When it comes to diets, athletes follow different rules than the rest of us. Whether we're looking at Michael Phelps' extra-large pizza dinner or Lolo Jones' 9,000-calories-a-day McDonald's habit, it's pretty clear that it takes a lot of food to fuel our more ambitious athletic pursuits — and marathons are at the top of that list. Even if you're not Allyson Felix, the sheer volume of calories (and those pariahs known as carbs) required for these events would blow your mind.
But, what exactly does it take to fuel a marathon athlete? The experts over at Runner's World have broken down the optimal regimen for proper nutrition while training for the big 26. The rumors are true: There is a lot of pasta involved. The author recommends at least three grams of carbohydrates per each pound of body weight — especially in the three to four days before the race.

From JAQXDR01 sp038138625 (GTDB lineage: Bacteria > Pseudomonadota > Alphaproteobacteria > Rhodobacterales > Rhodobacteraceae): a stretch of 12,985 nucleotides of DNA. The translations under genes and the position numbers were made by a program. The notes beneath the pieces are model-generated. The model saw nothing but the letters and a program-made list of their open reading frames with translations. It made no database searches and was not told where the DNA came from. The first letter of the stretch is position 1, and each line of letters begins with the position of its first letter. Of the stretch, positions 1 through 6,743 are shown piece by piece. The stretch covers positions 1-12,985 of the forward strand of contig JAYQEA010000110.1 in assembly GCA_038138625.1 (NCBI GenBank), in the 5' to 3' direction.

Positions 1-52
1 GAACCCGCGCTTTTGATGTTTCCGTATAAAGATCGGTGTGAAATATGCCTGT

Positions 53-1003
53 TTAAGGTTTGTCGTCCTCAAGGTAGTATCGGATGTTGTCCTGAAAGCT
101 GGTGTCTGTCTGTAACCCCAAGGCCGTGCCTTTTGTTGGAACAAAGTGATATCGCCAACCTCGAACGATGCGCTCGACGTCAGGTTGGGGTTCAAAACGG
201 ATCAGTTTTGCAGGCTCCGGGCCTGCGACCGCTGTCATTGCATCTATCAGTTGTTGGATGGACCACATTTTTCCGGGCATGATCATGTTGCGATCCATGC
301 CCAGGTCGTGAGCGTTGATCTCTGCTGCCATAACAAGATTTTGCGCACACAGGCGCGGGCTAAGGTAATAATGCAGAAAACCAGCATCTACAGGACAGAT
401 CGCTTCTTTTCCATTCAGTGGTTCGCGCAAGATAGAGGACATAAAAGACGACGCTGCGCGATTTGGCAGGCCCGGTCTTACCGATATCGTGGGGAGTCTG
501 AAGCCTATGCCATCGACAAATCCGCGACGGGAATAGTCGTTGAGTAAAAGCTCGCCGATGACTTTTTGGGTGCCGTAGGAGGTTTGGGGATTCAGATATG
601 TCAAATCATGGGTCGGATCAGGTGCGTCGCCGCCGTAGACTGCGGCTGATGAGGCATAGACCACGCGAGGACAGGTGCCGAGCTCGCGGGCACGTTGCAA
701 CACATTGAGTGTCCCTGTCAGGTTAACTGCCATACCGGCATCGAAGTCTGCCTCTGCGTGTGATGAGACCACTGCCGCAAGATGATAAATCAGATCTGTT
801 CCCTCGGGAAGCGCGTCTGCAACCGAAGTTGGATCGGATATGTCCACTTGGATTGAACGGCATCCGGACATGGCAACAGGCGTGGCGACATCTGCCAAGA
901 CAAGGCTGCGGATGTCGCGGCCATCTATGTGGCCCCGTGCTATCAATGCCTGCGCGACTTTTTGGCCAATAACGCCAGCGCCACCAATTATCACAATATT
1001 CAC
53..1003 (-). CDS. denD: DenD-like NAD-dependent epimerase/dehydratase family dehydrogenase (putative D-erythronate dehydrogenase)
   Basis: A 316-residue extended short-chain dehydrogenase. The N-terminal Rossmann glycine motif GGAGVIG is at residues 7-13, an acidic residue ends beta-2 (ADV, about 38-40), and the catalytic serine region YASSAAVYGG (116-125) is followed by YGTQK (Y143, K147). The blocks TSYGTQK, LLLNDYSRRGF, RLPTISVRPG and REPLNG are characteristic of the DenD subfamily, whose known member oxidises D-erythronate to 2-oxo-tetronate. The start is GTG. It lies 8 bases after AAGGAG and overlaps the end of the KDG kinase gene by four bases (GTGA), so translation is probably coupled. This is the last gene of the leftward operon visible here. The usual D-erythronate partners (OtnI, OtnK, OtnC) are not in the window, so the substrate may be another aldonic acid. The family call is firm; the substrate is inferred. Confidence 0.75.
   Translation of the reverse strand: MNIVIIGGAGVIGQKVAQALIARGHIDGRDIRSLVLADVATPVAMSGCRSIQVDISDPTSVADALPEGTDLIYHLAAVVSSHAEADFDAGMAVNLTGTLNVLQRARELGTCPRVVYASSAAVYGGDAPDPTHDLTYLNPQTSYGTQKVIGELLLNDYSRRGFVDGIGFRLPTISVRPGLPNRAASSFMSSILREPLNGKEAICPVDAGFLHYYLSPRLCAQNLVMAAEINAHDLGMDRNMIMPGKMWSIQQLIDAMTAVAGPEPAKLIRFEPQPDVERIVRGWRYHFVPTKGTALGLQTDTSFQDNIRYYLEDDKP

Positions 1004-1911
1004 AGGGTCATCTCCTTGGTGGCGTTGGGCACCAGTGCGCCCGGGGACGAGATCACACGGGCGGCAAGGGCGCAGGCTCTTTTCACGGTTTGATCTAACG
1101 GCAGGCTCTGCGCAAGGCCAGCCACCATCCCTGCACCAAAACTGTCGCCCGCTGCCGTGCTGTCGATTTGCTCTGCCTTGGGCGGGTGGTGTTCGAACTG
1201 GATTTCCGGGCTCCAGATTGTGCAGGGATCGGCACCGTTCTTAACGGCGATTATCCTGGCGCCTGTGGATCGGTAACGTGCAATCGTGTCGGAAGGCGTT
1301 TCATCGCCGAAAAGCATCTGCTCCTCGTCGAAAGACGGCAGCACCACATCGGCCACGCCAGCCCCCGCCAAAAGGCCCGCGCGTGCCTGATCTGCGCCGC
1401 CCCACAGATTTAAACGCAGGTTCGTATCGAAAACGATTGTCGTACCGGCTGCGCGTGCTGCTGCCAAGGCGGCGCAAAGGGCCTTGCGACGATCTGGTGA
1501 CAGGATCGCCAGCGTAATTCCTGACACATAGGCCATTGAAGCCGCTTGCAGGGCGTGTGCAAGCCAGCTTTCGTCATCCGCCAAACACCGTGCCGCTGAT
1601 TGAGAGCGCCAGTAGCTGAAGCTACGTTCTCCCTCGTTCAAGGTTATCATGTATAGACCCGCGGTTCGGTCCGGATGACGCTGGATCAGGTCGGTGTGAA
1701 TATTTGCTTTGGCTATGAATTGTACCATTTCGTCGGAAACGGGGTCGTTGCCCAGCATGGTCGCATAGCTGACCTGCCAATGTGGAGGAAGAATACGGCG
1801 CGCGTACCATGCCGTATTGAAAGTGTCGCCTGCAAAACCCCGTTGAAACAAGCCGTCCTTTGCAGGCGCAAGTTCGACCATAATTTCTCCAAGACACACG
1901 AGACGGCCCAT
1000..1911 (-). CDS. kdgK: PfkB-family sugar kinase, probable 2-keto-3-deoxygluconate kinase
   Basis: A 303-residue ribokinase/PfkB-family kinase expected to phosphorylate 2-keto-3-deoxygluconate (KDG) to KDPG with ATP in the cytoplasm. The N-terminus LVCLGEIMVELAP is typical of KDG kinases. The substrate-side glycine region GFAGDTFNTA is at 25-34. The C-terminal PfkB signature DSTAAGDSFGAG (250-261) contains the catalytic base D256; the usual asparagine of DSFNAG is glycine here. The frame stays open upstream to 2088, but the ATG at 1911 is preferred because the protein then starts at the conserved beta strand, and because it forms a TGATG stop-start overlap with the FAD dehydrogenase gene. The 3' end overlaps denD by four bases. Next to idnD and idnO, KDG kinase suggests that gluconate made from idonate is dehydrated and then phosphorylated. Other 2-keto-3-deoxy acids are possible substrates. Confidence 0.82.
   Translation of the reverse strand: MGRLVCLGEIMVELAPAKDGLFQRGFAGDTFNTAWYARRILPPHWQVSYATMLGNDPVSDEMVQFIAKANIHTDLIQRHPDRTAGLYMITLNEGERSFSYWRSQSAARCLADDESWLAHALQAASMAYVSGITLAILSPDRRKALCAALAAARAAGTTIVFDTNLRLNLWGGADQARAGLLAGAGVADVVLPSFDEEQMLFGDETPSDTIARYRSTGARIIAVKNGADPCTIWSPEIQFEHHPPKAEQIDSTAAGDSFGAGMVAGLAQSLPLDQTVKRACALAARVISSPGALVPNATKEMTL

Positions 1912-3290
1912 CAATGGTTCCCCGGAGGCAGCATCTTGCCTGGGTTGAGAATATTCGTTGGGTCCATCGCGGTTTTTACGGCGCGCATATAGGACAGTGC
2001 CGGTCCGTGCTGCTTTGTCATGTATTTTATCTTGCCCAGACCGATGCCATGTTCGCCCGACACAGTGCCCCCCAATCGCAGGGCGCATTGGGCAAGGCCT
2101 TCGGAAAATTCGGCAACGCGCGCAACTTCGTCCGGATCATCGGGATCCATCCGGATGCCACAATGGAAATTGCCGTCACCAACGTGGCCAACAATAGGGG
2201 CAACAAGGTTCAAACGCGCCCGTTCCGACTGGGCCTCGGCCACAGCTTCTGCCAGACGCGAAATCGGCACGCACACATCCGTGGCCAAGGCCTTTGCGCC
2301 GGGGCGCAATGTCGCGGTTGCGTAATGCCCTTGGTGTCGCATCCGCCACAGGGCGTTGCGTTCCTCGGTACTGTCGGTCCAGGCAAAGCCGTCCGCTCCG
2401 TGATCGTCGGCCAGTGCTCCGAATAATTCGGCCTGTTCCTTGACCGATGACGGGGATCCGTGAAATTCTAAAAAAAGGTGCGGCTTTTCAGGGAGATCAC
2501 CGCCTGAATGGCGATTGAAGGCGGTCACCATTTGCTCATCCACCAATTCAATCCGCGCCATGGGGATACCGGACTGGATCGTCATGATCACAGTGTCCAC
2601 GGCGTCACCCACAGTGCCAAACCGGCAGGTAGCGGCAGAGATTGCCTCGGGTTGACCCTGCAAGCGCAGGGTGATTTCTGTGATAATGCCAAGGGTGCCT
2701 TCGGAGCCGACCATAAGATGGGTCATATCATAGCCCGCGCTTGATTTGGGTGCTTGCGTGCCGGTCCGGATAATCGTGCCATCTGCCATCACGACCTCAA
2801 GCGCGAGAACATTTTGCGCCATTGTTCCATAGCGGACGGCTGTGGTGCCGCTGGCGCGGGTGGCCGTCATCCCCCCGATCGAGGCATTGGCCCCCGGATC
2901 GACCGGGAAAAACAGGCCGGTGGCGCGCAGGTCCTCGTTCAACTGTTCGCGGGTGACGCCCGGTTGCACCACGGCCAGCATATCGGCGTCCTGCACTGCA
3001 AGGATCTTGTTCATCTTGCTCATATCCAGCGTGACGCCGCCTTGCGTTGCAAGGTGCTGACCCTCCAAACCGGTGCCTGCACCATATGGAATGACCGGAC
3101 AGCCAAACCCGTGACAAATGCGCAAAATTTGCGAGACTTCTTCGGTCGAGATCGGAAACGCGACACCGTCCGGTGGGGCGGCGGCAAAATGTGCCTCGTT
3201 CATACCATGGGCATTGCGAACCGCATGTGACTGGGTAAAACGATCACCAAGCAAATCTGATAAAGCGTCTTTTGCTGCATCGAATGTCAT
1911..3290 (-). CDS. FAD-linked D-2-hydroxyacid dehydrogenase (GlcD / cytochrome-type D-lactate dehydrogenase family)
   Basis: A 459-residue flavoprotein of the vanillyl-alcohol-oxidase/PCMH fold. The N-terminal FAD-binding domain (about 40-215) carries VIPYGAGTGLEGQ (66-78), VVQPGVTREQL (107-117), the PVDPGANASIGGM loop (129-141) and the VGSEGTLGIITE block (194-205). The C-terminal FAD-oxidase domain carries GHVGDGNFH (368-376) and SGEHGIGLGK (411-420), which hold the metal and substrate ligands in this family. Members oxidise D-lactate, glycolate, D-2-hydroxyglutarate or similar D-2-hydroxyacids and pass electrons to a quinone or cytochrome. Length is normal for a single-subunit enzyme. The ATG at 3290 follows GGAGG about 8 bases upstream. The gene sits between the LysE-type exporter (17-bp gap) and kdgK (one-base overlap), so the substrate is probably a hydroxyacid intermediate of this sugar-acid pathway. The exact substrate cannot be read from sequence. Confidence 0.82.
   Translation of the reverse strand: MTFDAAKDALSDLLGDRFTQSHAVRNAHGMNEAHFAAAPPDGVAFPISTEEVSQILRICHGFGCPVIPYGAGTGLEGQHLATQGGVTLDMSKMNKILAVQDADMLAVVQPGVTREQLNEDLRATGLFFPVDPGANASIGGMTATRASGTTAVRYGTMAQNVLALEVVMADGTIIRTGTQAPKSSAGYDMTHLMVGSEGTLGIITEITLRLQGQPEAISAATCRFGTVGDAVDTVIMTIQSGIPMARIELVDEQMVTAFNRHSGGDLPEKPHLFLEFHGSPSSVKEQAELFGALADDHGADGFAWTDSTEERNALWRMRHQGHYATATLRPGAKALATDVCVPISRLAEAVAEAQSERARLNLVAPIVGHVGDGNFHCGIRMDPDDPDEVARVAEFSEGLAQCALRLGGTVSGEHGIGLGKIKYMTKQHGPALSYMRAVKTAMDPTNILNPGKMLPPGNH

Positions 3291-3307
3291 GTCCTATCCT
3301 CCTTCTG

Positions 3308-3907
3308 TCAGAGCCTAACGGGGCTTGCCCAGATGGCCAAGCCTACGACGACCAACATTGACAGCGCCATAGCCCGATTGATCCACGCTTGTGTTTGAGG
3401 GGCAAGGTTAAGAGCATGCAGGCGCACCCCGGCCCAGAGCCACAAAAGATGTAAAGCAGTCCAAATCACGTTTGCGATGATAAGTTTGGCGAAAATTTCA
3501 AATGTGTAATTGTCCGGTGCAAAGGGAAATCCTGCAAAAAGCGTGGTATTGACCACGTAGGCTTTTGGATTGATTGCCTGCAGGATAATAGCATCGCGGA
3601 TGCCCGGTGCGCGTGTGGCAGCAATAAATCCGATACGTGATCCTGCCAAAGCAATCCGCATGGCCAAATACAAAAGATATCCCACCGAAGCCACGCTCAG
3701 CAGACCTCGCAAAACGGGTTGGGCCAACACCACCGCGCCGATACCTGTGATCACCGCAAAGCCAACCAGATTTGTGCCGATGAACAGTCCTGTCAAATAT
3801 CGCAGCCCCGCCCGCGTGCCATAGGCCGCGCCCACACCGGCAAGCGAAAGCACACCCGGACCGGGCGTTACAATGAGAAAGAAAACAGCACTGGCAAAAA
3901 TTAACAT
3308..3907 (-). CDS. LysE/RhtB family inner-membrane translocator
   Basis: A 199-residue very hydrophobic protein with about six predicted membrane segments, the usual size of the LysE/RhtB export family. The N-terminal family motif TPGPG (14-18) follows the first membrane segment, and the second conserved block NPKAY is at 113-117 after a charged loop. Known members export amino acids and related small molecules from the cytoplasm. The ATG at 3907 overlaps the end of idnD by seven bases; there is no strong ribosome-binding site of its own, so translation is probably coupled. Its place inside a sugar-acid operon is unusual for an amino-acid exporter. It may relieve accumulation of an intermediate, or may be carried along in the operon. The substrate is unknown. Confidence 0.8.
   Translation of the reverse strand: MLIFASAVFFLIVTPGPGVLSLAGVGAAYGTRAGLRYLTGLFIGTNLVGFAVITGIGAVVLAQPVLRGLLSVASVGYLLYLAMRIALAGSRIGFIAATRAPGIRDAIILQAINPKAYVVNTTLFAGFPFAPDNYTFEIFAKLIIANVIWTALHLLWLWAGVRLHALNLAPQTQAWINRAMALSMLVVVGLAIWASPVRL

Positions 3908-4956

The idea is to begin training the body to take in as much fluid and nutrients as possible leading up to the event, so that when you recharge mid-run, your body knows what to do with all the extra calories and liquid. But, it's not just about fuel: Experts suggest cutting out all but simple carbs in the few days ahead of the marathon, as excess fiber can weigh down your intestines. (And, nobody likes an awkward mid-race bathroom break.) Click through to Runner's World for the full rundown — and just in case you need a little carb-spiration for your current (or future) marathon training, we're just going to leave this grilled-cheese-recipe roundup here for you to peruse at your leisure. No pressure. (Runner's World)